Learn how to leverage Web Platform Tests to ensure your polyfills are
implementing upcoming browser features correctly, including how to generate a
comprehensive report of failing/passing tests on eachchange.
The Web Platform Tests (WPT) are a
cross-browser test suite for the web platform stack, including WHATWG, W3C, and
other specifications. They help browser vendors gauge their compatibility with
the web platform by writing tests that can be run in all browsers. This gives
confidence to both browser projects and web developers that they are shipping
software that is compatible with other implementations, and that they can rely
on the web platform to work across browsers and devices without needing extra
layers of abstraction. The WPT
repository also provides
documentation, tools, and resources for test writing andreviewing.
You can run all tests in your current browser by visiting
wpt.live or by cloning the repository and running the ./wpt serve command. The tests are organized in folders, and visiting any of the HTML
files will run all subtests and display the results. For example, visiting the
with Chrome 112 results in two passing and two failingtests:
To get a bird’s eye view of the test results for upcoming versions of major
browsers, visit wpt.fyi.
The primary users of WPT are browser vendors who want to evaluate development
versions of their browser against the test suite. However, polyfill authors can
also leverage WPT to run the test suite on stable browsers with their polyfill
loaded. This is useful to measure the impact of the polyfill in a quantitative
way that doesn’t rely on manualtesting.
as part of the server response. The process is explained in the official
but it boils down to thesesteps:
Package your polyfill as a single-file, immediately-invokedscript
Start WPT with ./wpt serve --inject-script=/path/to/polyfill.js
Visit any test and ensure the script is inlined as the first element of the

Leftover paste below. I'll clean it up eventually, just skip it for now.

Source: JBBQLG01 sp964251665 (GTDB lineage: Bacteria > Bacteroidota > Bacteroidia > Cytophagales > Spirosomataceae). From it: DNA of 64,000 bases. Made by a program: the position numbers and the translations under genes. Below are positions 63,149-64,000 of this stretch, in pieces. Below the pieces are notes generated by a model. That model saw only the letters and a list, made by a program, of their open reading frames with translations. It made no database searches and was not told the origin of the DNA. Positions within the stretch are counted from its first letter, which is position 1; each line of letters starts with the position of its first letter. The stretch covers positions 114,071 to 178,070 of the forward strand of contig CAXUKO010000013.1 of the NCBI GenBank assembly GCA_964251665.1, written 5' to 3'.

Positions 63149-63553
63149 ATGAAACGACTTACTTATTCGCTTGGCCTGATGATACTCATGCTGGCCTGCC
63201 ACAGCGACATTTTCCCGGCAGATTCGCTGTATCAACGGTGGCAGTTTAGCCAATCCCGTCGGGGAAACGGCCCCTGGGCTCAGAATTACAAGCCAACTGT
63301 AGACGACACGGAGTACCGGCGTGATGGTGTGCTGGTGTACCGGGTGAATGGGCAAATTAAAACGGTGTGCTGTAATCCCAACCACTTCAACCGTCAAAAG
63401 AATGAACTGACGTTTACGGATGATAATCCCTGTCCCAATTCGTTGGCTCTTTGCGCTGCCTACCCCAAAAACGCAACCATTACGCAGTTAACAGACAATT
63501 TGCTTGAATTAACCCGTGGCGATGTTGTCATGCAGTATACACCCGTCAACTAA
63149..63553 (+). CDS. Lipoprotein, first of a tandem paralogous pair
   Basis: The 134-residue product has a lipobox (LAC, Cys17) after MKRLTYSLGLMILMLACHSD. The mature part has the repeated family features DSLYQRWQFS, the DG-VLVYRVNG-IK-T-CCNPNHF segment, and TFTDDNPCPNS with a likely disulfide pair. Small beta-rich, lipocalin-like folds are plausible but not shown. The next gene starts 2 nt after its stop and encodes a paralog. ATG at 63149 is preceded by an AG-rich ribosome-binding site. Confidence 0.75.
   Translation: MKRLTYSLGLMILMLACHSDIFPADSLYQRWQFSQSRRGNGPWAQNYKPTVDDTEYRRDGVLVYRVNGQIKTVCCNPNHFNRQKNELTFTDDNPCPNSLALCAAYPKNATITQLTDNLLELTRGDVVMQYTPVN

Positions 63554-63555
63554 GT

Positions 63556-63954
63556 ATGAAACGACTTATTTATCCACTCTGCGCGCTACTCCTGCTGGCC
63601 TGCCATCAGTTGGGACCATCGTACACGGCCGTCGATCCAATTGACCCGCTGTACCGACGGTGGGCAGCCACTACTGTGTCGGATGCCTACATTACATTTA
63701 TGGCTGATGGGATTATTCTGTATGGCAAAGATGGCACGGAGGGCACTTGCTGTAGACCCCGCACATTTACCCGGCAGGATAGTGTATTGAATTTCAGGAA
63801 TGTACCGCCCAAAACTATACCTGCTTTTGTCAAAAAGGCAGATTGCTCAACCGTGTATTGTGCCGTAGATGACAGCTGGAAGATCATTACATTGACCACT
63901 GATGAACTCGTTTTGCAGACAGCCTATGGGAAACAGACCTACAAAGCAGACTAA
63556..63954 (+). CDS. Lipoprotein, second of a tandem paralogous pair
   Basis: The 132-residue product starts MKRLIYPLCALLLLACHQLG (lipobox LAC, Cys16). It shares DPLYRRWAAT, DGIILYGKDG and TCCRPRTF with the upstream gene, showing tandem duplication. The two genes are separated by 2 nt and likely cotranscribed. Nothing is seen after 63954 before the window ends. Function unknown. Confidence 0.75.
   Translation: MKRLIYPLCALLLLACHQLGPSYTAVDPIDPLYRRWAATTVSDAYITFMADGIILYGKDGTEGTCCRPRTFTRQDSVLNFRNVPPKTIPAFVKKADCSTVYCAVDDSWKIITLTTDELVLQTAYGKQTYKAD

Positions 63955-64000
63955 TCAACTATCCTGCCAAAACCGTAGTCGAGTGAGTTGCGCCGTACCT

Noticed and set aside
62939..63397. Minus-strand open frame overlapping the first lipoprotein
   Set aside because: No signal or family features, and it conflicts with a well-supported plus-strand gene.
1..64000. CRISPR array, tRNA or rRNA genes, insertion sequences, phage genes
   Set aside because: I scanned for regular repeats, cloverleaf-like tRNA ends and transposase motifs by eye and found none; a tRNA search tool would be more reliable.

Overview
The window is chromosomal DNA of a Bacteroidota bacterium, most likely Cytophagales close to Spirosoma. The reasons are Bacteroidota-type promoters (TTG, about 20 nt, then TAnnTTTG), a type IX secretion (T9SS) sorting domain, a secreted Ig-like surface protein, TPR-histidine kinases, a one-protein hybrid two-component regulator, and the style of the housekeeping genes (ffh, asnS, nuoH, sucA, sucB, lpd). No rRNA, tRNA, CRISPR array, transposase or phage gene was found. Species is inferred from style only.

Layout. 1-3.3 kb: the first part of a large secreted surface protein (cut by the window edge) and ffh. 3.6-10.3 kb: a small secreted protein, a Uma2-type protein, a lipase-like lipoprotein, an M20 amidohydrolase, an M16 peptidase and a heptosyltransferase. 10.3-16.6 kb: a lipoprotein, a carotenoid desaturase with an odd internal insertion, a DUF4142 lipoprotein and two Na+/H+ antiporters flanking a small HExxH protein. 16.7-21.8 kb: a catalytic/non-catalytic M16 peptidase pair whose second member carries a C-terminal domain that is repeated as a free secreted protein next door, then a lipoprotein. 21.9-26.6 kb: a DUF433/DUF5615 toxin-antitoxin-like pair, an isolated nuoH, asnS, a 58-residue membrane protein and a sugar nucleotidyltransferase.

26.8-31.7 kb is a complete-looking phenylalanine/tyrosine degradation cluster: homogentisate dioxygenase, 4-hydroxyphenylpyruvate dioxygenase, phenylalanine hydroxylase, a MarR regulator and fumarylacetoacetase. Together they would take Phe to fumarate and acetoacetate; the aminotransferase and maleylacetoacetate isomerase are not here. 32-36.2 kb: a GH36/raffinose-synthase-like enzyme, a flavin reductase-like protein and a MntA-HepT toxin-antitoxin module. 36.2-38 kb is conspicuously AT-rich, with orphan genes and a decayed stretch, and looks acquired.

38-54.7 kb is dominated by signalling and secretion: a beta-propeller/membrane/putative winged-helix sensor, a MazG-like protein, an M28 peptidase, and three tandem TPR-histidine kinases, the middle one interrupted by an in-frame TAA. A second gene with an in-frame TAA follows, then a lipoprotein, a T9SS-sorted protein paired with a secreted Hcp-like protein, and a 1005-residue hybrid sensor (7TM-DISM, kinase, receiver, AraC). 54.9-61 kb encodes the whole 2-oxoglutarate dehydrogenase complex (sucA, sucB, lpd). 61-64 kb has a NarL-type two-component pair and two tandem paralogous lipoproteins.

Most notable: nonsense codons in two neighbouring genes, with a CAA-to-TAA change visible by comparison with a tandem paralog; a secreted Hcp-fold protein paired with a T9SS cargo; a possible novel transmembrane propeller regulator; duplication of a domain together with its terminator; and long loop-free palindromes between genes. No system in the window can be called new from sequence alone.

<head>. This should be obvious when inspecting the pagesource.
At this point you should hopefully notice test scores have improved with the
help of the injected polyfill. If something goes wrong, WPT should also report
tests that are not completing or are failing for some otherreason.
An important part of polyfill development is ensuring the polyfill covers all or
most tests for a given feature to maintain compliance with the spec.
Furthermore, polyfill authors want to monitor how coverage changes as features
are added to the polyfill. Lastly, it’s important to detect changes in test
results as the specs evolve and tests are added ormodified.
You can do these things manually if you thoroughly visit all tests that apply to
your polyfill, but we wanted an automated way to inject the polyfill when
running WPT against all browsers, monitor the results for each run, and
understand how they change overtime.
We have implemented an automated approach that accomplishes just that for our
CSS anchor positioning
polyfill. The WPT results
are gathered and included in an HTML report that visually represents the number
of subtests that are passing each time a commit is pushed to main. This makes
it easy to get the general idea of which tests are passing and which ones
require more work. It also provides links to the test source and the test page
on wpt.live and the local server (assuming you have it
running). The HTML report can be viewed and shared as a standalone file, or
hosted on any service that supports static sites. We use Netlify to host the
report page for the anchor positionpolyfill.
Note: the report includes many failing tests because the polyfill is a work in
progress and is actively being workedon.
Another important feature is the automatic generation of reports for pull
requests. This allows the team to quickly compare the report of a branch that
implements a new polyfill feature against the base report from the main
branch. GitHub Actions takes care of creating this PR report and including a